For Jeannette Hawley, the Costume Shop Manager at the American Repertory Theater, Halloween isn’t much different to the average workday. But she acknowledges that it’s a different case for everyone else. “I think it’s a chance for people to pull out the stops and express who they really are,” she said. “Or to express the opposite of who they are.”
Hawley’s favorite type of costume is the visual pun. Group costumes—or “puzzle-piece” costumes, as she called them—allow someone to interact with their friends. In terms of subject, it helps to turn to a topic that fits the group dynamic. “One of my most memorable Halloween parties was at a veterinary school, where everyone was dressed as a different cow disease,” Hawley recalled. Other sources of inspiration could include favorite books or movies, or even works of art.
Putting a spin on the standard costume is another option. “Anyone can buy a costume in a bag,” Hawley said, “but if you’re going to do it, do it up—maybe it’s a mummy post-op, or a mummy who’s had a little bit of work done.”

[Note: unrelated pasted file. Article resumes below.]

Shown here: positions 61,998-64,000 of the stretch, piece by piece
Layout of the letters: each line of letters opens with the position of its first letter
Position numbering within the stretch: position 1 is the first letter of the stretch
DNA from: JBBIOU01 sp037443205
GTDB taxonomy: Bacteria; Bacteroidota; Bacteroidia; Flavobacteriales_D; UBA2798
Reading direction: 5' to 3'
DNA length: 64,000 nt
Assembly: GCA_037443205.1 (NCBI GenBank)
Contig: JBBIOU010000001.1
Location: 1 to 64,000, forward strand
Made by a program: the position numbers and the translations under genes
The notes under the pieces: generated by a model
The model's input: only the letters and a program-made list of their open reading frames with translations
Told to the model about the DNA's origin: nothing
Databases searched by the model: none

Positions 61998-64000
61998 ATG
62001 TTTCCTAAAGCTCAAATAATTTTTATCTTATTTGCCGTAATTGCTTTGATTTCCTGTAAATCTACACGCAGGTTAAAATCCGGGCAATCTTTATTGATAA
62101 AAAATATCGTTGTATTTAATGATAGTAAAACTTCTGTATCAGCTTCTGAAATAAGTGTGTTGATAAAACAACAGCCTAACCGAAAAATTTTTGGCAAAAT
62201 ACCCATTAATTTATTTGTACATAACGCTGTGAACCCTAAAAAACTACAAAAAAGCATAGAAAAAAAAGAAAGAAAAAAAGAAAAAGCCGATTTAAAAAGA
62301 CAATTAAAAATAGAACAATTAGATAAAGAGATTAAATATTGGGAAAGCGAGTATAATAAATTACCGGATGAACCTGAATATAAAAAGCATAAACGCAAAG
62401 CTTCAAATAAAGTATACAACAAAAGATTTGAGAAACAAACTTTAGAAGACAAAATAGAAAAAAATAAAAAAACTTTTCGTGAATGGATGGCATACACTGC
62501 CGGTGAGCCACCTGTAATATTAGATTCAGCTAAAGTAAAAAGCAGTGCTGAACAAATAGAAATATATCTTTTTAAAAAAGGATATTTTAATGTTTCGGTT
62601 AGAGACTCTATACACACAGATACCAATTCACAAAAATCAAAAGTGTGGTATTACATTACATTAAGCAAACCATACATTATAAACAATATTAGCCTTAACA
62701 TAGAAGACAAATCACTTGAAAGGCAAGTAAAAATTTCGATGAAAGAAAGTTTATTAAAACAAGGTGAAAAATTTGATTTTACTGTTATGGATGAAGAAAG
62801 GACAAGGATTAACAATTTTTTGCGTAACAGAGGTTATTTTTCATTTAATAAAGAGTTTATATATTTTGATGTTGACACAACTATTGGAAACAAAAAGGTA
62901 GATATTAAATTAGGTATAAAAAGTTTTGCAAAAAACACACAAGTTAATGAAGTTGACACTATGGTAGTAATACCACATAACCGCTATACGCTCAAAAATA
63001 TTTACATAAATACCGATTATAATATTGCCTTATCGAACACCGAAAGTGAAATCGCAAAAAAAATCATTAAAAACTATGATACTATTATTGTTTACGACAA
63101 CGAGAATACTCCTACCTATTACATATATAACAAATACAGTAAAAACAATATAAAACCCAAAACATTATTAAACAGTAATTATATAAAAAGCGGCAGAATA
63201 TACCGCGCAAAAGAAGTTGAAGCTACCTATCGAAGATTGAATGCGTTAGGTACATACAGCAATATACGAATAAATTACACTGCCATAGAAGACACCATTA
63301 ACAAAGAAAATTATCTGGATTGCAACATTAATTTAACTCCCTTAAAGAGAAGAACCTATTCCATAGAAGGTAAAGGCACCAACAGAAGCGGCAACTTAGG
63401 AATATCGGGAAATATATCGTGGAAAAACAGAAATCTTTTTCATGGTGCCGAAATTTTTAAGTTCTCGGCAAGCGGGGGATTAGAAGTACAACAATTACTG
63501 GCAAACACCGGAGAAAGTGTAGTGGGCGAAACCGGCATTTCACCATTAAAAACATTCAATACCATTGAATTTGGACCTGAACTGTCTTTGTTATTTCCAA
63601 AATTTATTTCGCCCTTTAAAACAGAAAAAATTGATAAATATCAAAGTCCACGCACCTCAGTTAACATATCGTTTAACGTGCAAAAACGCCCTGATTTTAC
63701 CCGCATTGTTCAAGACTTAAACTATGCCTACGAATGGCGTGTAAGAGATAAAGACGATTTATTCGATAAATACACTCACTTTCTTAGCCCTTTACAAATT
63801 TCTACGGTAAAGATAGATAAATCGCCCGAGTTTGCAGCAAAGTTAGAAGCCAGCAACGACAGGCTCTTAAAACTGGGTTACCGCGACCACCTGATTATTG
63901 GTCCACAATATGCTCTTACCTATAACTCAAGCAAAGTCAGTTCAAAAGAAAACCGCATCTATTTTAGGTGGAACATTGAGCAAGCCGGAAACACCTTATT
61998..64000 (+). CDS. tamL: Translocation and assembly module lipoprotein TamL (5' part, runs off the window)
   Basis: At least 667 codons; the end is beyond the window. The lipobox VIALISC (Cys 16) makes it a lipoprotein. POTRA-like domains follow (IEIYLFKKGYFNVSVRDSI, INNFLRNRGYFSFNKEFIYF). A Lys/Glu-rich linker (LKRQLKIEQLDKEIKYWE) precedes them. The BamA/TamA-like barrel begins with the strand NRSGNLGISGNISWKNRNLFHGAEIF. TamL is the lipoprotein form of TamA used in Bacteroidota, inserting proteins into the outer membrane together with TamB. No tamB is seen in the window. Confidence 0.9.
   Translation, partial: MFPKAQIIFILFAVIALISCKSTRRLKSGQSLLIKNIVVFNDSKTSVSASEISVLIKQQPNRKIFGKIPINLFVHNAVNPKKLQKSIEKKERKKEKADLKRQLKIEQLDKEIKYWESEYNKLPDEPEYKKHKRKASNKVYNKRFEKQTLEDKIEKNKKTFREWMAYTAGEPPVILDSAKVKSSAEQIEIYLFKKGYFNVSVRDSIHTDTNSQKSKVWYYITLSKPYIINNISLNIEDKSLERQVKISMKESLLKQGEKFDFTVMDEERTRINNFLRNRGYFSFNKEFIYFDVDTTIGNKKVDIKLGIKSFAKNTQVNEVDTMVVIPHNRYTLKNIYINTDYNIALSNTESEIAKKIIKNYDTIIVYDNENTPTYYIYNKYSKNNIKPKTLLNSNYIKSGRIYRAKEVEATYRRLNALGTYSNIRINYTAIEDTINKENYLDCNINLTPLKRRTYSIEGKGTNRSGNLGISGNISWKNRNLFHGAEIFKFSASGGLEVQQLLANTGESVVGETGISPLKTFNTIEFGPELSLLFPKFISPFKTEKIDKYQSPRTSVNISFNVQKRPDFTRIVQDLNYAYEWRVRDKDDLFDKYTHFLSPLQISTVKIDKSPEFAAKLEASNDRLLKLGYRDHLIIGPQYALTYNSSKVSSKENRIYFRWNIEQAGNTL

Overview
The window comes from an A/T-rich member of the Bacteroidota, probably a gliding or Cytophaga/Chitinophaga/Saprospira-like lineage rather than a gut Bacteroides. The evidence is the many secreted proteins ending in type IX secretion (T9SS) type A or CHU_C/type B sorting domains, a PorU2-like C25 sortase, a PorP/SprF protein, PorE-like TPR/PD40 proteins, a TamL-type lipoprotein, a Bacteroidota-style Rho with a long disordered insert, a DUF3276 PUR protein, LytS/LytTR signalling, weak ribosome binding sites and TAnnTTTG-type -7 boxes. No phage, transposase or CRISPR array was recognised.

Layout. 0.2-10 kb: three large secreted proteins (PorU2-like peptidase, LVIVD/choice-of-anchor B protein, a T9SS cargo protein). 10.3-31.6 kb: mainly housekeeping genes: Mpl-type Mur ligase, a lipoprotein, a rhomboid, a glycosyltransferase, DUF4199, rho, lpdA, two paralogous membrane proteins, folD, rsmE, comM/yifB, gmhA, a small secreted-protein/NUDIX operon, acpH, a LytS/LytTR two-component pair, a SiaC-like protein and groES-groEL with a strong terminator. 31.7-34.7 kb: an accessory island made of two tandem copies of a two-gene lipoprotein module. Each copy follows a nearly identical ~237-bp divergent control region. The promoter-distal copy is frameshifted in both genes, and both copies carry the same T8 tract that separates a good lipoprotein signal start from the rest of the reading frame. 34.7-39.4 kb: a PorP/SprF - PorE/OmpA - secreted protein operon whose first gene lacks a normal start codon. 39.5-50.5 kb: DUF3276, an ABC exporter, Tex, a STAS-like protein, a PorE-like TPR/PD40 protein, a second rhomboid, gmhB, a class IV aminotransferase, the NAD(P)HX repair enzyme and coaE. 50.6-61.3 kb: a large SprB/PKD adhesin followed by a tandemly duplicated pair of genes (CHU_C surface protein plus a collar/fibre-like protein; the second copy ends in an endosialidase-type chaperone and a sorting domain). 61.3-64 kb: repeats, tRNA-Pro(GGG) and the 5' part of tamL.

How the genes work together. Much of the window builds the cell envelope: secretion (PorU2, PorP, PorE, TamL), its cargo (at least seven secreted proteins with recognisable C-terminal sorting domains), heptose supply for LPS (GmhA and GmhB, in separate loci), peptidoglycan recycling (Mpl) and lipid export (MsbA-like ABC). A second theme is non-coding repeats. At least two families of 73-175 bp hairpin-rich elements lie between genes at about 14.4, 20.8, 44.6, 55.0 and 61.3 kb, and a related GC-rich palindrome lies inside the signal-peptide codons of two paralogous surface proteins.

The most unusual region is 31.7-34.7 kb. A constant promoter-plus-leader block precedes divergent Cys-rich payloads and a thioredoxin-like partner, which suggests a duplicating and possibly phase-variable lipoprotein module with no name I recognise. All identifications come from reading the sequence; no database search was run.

If you’re stuck searching for a last-minute costume the hour before you’ve planned to go out, don’t go to your closet: instead, look for tin-foil, paper bags, and take-out boxes. “See if a pun comes to you, or a sensation or a feeling, or maybe you can convey an emotion through your costume,” Hawley explained.
But Halloween, Hawley noted, is more than just a silly opportunity to dress up. “You’re engaging in a non-verbal dialogue; you’re allowing them to be amused, enlightened, or moved in some way,” she said.
Hawley suggests the following vintage and used clothing shops, all accessible from Cambridge, where you can find clothes to adapt into other outfits.
Garment District/Boston Costume Shop – 200 Broadway, Cambridge.
Great Eastern Trading Company – 49 River St., Cambridge.
Vintage Revenge – 1105 Mass. Ave., Cambridge.
Bobby from Boston (“a little pricey”): 19 Thayer St., Boston.